The 1950’s: A style moment

Chevy's Corvette at the 1953 Motorama. [via Wikimedia Commons]
Chevy's Corvette at the 1953 Motorama. [via Wikimedia Commons]

Considered a watershed moment in American carmaking, the 1953 General Motors Motorama showcase featured stylish new designs from the major American manufacturers. But one stood out from the rest: the Chevrolet Corvette.

Reaction to the Corvette was so overwhelming that Chevy rushed it into production, ahead of schedule. Named for a naval warship, the Corvette would become known as “America’s Sports Car.”

The 1957 Chevrolet didn’t debut at a Motorama show, but thanks to its shiny chrome headlights, wide grill, and magnificent tail fins, the ’57 Chevy became an overnight icon and remains a sought-after collector car to this day.

A backup cam ahead of its time

Rear view of a 1956 Buick Centurion concept car. [Image via Flickr]
Rear view of a 1956 Buick Centurion concept car. [Image via Flickr]

Believe it or not, the first rear-view camera was integrated into the Buick Centurion concept car all the way back in 1956. At a time when about half of American homes didn’t even have a television, this futuristic car had a screen mounted in the dash. The Centurion also introduced the modern sunroof, and is believed to be the inspiration for the Funnie family car from the TV show Doug (we made that last part up).

American muscle enters the chat

A black ’65 Mustang at the 1964-65 World’s Fair in New York. [Image via Flickr]
A black ’65 Mustang at the 1964-65 World’s Fair in New York. [Image via Flickr]

In response to smaller foreign imports gaining popularity in the U.S., American companies introduced powerful two-door coupes designed for style and performance.

The 1964-65 World’s Fair in New York featured many forward-thinking modes of transportation, but only one was meant for your driveway: The Ford Mustang.

Unveiled by Henry Ford II, Lee Iacocca, and Walt Disney amid the pomp and circumstance of the fair, the Mustang received a major multi-media marketing push. Attendees at the fair could even sit in convertible models on the “Magic Skyway,” gliding past depictions of prehistory and into the future.

‘F’ is for America’s favorite truck

Although pickup trucks became more common after their use became apparent in the first World War, they didn’t explode in popularity until the introduction of the relatively midsize Ford F-150.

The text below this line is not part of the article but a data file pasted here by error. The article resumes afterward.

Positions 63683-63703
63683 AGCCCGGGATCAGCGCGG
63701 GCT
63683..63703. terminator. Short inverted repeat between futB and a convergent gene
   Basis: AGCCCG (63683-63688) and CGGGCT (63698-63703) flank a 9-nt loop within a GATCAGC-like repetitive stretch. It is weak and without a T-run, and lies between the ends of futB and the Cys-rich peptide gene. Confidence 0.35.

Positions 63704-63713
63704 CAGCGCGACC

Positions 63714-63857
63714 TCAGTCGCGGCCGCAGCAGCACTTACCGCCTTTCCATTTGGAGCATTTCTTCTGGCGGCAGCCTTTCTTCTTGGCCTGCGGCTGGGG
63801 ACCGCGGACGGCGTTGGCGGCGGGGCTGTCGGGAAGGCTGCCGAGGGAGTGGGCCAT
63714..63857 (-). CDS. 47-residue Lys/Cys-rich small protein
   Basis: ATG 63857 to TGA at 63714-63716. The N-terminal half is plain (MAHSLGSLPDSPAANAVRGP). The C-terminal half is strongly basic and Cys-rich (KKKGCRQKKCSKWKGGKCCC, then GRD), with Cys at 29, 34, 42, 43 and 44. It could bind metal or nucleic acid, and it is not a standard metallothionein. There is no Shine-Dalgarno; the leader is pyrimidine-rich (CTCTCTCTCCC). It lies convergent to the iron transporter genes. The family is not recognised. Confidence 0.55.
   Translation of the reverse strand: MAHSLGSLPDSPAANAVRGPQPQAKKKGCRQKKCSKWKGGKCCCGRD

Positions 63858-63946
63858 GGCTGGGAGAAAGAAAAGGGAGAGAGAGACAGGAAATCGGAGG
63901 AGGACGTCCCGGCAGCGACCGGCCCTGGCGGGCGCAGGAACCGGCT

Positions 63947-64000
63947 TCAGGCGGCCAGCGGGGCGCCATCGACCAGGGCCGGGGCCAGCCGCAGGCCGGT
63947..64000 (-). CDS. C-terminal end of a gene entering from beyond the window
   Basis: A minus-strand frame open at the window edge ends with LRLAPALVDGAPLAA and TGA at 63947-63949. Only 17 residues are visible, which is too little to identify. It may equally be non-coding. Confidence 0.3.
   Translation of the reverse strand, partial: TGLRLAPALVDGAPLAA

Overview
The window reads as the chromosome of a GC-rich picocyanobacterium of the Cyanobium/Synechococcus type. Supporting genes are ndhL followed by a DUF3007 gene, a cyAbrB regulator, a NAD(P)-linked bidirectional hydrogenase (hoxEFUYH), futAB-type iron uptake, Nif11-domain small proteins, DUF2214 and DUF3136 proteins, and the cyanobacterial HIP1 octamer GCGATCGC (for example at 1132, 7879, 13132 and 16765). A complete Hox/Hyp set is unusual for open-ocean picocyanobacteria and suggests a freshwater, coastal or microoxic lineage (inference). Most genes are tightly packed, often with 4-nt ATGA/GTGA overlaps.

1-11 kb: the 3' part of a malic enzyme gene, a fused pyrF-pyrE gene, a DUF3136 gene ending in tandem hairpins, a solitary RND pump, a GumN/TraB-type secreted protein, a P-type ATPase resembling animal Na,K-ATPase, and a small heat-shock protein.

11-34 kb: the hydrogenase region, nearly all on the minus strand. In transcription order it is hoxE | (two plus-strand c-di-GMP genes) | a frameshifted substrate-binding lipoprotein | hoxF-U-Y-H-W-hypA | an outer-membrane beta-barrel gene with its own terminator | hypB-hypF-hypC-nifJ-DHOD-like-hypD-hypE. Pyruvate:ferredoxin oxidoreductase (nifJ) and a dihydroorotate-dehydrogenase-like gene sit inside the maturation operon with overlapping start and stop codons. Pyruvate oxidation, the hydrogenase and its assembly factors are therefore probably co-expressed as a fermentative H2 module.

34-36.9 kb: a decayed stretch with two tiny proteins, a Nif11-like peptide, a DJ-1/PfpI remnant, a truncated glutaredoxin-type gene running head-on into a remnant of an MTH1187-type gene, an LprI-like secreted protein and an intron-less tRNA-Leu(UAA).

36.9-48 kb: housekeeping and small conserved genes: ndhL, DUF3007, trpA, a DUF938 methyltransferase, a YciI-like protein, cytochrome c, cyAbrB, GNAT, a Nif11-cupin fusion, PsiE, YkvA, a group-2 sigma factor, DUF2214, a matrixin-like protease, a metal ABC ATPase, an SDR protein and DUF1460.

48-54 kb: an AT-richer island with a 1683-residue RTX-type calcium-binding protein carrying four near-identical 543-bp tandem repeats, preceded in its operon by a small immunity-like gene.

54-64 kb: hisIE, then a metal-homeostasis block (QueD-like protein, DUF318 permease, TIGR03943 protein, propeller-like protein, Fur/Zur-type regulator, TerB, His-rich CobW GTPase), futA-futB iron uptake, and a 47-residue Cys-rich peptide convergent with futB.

The F-150 and the competitor models that followed were marketed as tough, durable, and powerful and became associated with America in a way few cars had to that point. At over 40 million units sold, the F-Series has been the best-selling vehicle in America since 1981.

Pickup trucks are also responsible for helping millennials discover Bob Seger.

Minivans slide onto the scene

The era of the minivan as we know it now began in 1984 with Chrysler’s dual release of the Dodge Caravan and Plymouth Voyager, both with front-wheel drive and rear sliding doors. Size and versatility were also major selling points, as minivans could be configured to maximize space for cargo or seat seven comfortably.

Their reputation is tied to suburban life, but in 1984 minivans were earnestly referred to as “the hot cars coming out of Detroit” in The New York Times. At the peak of their popularity in the late 1990s, minivans accounted for more than a half-million sales for Chrysler.

Electric vehicles break through

The Chevy Bolt at a show in 2016. [Image via Wikimedia Commons]
The Chevy Bolt at a show in 2016. [Image via Wikimedia Commons]

Electric vehicles have come a long way since 1996, when General Motors’ EV1 became the first highway-capable mass-produced electric car produced by a major company. Though none were officially sold (some were leased), the innovation and positive reception served as proof of concept for American automakers.

Fast forward a quarter century and all major American brands (as well as some ambitious upstarts) are manufacturing fully electric cars at scale. Chevy’s Bolt, a moderately priced EV with a range of more than 200 miles, was named Motor Trend’s 2017 Car of the Year. Tesla is entering its second decade of Model S production and plans to revive the Roadster — with eye-popping specs. General Motors is also reinvigorating classic models with an EV twist, including its Chevy Blazer and a new Hummer.

A hundred-plus years of American innovation, competition, persistence, and change leaves us on the dawn of a new era of environmentally friendly transport. Just as the cars themselves have evolved, so too has the way we move around our communities. Carsharing with Getaround is one way we can accelerate our push into more efficient motoring and a sustainable future.

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(Header image via Flickr)